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I lift up

Thou know'st it well—tall pines wave over it,
Darkening the heavy banners, and the tombs-
Is not the Cross upon thy fathers' tombs ?-
Christian! what dost thou here?

Aym. (starting up indignantly.) Man! who art thou ?
Thy voice disturbs my soul. Speak! I will know
Thy right to question me.
Rai. (throwing off his disguise, stands before him in the

full dress of a Crusader.) My birthright-look! Aym. (Retreating from him with horror.) Her blood is on your hands !-keep back!

[ing mine
Rai. (scornfully.) Nay, keep the Paynim's garb from touch-
Answer me thence what dost thou here?
Aym.

You shrink
From your own work !-you, that have made me thus
Wherefore are you here? Are you not afraid
To stand beneath the awful midnight sky,
And you a murderer ? Leave me.

Rai.
No murderer's brow to Heaven!

Aym. You dare speak thus !
Do not the bright stars, with their searching rays,
Strike through your guilty soul ? Oh, no :'tis well,
Passing well! Murder! Make the earth's harvests grow
With Paynim blood !-Heaven wills it !—The free air,
The sunshine-I forgot—they were not made
For infidels. Blot out the race from day !
Who talks of murder? Murder! when you die
Claim your soul's place and happiness i' the name
Of that good deed!

[In a tone of deep feeling. If you'had loved a flower I would not have destroy'd it!

Rai. (with emotion.) Brother!
Aym. (impetuously.).

No!-
No brother now !-she knelt to you in vain;
And that hath set a gulf—a boundless gulf
Between our souls. Your very face is changed-
There's a red cloud shadowing it: your forehead wears
The marks of blood-her blood ! [In a triumphant tone.
But you prevail not! You have made the dead
The mighty-the victorious! Yes! you thought
To dash her image into fragments down,
And you have given it power-such deep sad power
I see nought else on earth!
Rai. (aside.) I dare not say she lives.
[TO AYMER holding up the cross of his sword.

You see not this !
Once by our father's grave I ask'd, and here,
l' the silence of the waste, I ask once more
Have you abjured your faith?
Aym.

Why are you come
To torture me? No, no, I have not. No!

But you have sent the torrent through my soul,
And by their deep strong roots toin fiercely up
Things that were part of it—inborn feelings, thoughts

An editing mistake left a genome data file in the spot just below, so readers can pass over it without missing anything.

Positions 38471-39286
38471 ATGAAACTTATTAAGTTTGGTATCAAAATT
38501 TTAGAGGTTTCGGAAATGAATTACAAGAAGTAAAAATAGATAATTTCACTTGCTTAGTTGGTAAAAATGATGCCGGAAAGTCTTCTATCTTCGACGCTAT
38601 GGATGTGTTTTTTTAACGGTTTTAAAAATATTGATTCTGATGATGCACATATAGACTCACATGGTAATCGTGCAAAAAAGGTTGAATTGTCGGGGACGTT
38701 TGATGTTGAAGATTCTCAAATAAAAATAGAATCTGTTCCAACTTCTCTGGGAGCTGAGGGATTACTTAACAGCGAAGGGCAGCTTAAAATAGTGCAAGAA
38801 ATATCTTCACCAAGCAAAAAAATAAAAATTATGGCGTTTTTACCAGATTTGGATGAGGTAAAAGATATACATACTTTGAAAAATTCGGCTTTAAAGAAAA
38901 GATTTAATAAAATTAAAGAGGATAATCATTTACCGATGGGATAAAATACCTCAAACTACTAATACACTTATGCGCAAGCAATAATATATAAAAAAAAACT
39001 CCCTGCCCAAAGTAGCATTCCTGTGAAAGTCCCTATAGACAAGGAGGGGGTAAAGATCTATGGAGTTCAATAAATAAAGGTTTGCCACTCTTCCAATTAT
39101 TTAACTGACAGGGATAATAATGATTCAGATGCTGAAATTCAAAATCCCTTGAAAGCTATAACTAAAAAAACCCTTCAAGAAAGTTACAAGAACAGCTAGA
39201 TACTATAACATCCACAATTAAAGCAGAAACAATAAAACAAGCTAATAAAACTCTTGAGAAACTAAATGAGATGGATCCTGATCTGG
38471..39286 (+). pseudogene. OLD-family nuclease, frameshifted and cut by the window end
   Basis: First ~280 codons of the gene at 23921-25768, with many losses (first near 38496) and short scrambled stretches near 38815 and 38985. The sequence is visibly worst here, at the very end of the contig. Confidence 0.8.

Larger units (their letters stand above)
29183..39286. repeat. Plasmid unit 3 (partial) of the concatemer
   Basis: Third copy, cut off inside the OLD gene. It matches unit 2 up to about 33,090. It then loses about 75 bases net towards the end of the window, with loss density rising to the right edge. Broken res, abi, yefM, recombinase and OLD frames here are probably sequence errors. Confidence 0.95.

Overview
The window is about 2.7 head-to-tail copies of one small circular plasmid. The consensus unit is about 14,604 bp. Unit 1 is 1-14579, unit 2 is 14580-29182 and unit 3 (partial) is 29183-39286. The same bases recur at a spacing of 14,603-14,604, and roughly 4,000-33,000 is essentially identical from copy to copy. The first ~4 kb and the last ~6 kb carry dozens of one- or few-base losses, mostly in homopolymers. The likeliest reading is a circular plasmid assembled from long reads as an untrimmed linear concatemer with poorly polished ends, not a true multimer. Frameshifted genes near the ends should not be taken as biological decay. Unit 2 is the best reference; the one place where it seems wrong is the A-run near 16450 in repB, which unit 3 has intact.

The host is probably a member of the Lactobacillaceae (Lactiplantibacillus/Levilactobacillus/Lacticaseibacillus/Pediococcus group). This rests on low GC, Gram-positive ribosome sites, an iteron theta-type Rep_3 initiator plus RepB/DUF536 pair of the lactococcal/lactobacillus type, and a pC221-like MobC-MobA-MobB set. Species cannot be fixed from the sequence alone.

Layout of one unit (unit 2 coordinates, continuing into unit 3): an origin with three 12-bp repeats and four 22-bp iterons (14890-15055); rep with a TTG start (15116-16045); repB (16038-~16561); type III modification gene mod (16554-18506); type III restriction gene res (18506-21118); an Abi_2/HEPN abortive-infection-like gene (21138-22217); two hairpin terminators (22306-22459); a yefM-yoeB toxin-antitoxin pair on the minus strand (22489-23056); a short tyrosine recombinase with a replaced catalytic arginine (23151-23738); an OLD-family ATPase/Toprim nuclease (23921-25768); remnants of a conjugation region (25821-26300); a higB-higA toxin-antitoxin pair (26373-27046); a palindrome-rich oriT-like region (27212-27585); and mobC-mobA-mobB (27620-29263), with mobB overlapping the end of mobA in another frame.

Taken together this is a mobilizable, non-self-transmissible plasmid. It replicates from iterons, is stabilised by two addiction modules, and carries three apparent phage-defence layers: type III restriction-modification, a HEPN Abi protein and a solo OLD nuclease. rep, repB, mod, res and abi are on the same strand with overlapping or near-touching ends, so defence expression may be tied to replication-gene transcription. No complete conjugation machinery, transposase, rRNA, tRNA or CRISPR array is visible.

I know not what I cling to!
Rai.

Aymer! yet
Heaven hath not closed its gates! Return, return,
Before the shadow of the palm-tree fades
['the wan..g moonlight. Heaven gives time. Return,
My brother! By our early days—the love
That nurtured us!-the holy dust of those
That sleep i’ the tomb !-Sleep! no, they cannot sleep!
Doth the night bring no voices from the dead
Back on your soul ?

Aym. (turning from him.) Yes-hers !
Rai. (indignantly turning off.) Why should I strive ?
Why doth it cost me these deep throes to fling (come
A weed off ?-(Checking himself.) Brother, hath the stranger
Between our hearts for ever? Yet return-
Win back your fame, my brother!
Aym.

Fame again! Leave me the desert !-leave it me! I hate Your false world's glittering draperies, that press down The overlabor'd hea They have crush'd mine. Your vain And hollow-sounding words are wasted now: You should adjure me by the name of him That slew his son's young bride!-our ancestorThat were a spell! 'Fame! fame!-your hand hath rent The veil from off your world! To speak of fame, When the soul is parch'd like mine! Away! I have join'd these men because they war with man And all his hollow pomp! Will you go hence ? (Fiercely,) Why do I talk thus with a murderer ? Ay, This is the desert, where true words may rise Up unto Heaven i' the stillness! Leave it me! The free wild desert!

(Arab Chief enters.)

Stranger, we have shared
The spoil, forgetting not- A Christian here!
Ho! sons of Kedar!-'tis De Chatillon !
This way !-surround him! There's an Emir's wealth
Set on his life! Come on!

[Several Arabs rush in and surround RAIMER, who, after

vainly endeavoring to force his way through them, is made prisoner. As they are leading him away, AYMER, who has stood for a moment as if bewildered, rushes

forward, and strikes down one of the Arabs. Rai.

And he stands there
To see me bought and sold! Death, death not chains !
Aym. Off from my brother, infidel!

(The others hurry RAIMER away, (Recollecting himself.)

Why, then, Heaven Is just !-So! now I see it! Blood for blood !

(Again rishing forward.

No! he shall feel remorse! I'll rescue him,
And make him weep for her!

(He goes out.

ACT V.
SCENE I.--A Hall in the Fortress occupied by DE CHATIL-

LON's followers.
Knights listening to a Troubadour.
Her. No more soft strains of love. Good Vidal, sing
The imprison'd warrior's lay. There's a proud tone
Of lofty sadness in it.

(TROUBADOUR sings.)
“'Twas a trumpet's pealing sound,
And the knight look'd down from the Paynin's tower,
And a Christian host in its pride and power,

Through the pass beneath him wound. Cease awhile, clarion! clarion, wild and shrill, Cease! let them hear the captive's voice-be still.

“I knew 'twas a trumpet's note! And see my brethren's lances gleam, And their pennons wave by the mountain stream,

And their plumes to the glad wind float. Cease awhile clarion! clarion, wild and shrill, Cease! let them hear the captive's voice—be still